2012-06-01 The hidden, human cost of the EAW

Since its 2004 debut, use of the European Arrest Warrant (EAW) has exploded; in those eight years, its flaws have already destroyed or destabilized many lives. Although high-ranking EU officials now admit that the current EAW system is a "threat to human rights," EAW reform may not happen soon enough to prevent it from snaring more victims ... including Julian Assange.

The faces of injustice

"Edmond Arapi was tried and convicted in his absence of killing Marcello Miguel Espana Castillo in Genoa, Italy in October 2004. He was given a sentence of 19 years, later reduced to 16 years on appeal. Edmond had no idea that he was wanted for a crime or that the trial even took place. In fact, Edmond hadn't left the UK at all between the years of 2000 to 2006. On 26 October 2004, the day that Marcello Miguel Espana Castillo was murdered in Genoa, Edmond was at work at Café Davide in Trentham, and attending classes to gain a chef's qualification. Edmond was arrested in June 2009 at Gatwick Airport on a European Arrest Warrant (EAW) from Italy, while he was on his way back from a family holiday in Albania. It was the first he knew of the charges against him in Italy ... A British court ordered his extradition on 9 April 2010."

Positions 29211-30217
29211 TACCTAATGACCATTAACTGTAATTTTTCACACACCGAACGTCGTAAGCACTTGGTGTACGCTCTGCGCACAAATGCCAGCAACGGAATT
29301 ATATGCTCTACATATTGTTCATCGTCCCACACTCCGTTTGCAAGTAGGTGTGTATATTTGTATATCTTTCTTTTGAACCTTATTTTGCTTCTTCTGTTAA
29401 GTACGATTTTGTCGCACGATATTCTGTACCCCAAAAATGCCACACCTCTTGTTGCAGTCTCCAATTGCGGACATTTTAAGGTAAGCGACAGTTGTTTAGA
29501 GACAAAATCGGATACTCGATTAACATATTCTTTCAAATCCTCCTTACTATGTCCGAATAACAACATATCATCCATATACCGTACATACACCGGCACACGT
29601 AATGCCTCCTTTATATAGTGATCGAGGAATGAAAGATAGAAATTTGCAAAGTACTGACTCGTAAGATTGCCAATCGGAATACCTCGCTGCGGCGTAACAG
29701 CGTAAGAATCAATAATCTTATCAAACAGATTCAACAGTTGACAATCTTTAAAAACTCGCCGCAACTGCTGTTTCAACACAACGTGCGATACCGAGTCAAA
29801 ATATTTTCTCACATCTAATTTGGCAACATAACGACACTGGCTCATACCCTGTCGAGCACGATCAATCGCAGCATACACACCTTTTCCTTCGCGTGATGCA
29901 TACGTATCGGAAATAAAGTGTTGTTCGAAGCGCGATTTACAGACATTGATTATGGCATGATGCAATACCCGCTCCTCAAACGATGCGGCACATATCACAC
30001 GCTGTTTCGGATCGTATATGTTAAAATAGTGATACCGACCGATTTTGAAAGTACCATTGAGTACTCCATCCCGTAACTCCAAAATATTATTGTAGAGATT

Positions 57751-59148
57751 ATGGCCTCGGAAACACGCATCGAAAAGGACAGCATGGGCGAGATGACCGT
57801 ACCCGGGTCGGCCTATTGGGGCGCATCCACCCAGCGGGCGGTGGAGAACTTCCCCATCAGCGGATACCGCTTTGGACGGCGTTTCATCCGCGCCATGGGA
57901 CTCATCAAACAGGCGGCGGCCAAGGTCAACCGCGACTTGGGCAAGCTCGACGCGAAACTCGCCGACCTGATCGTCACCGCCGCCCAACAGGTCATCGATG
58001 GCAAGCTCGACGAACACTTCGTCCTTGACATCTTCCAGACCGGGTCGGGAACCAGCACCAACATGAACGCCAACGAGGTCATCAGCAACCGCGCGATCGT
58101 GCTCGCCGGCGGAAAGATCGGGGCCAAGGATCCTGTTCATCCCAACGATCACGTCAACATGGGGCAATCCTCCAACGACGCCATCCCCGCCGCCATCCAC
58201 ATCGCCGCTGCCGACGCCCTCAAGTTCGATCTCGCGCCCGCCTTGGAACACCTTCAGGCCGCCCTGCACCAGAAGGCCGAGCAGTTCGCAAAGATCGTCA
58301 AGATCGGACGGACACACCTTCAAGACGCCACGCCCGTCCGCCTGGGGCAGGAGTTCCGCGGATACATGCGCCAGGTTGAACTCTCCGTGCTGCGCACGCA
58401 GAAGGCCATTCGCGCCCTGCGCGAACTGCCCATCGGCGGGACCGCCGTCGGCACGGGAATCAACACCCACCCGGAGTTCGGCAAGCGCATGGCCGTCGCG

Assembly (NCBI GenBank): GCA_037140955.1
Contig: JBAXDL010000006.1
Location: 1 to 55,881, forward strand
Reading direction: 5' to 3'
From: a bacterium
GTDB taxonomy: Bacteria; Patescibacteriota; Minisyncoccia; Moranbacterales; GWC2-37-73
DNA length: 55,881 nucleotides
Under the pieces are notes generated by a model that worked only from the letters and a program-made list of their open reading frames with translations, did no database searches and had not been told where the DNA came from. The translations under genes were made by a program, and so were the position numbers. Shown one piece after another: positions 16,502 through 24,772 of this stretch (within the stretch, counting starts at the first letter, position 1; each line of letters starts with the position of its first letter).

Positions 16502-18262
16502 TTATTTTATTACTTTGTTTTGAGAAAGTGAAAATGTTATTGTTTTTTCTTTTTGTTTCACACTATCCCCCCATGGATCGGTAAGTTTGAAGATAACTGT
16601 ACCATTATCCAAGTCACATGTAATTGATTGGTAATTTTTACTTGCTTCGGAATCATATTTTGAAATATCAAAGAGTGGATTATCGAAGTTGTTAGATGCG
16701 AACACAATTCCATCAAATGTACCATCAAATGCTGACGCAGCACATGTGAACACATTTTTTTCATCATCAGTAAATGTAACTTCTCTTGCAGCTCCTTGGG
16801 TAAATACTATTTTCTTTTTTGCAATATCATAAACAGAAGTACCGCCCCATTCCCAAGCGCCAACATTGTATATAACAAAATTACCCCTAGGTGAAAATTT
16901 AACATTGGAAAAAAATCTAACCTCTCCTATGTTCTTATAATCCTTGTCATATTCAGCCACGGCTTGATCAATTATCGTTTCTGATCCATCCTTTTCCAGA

"Andrew Symeou, a [20-year-old, British] student ... was on holiday with friends in Zante, Greece in 2007. One night while Andrew was in Zante, another young Briton fell off an unguarded stage in a night-club, tragically dying two days later from his head injury. Andrew insists he was not even in the club at the time - and many witnesses have since confirmed this. He was never sought for questioning at the time, and knew nothing about the incident when he flew home at the end of his holiday. A year later, he was served with an EAW seeking his extradition to Greece to stand trial for murder. Only during the course of his legal challenge has it emerged that the EAW is based on completely flawed evidence, much of it extracted through the brutal mistreatment of two witnesses who have since retracted their (word-for-word identical) statements. Despite this, in October 2008, the Westminster Magistrates court ordered his extradition to Greece. Andrew appealed to the High court on the grounds that British courts should refuse to execute a European Arrest Warrant when evidence has been obtained through witness intimidation and police brutality. Unfortunately, the High court refused his appeal and he was extradited to Greece in July 2009. Andrew was held for 10 months in appalling prison conditions before his release on bail."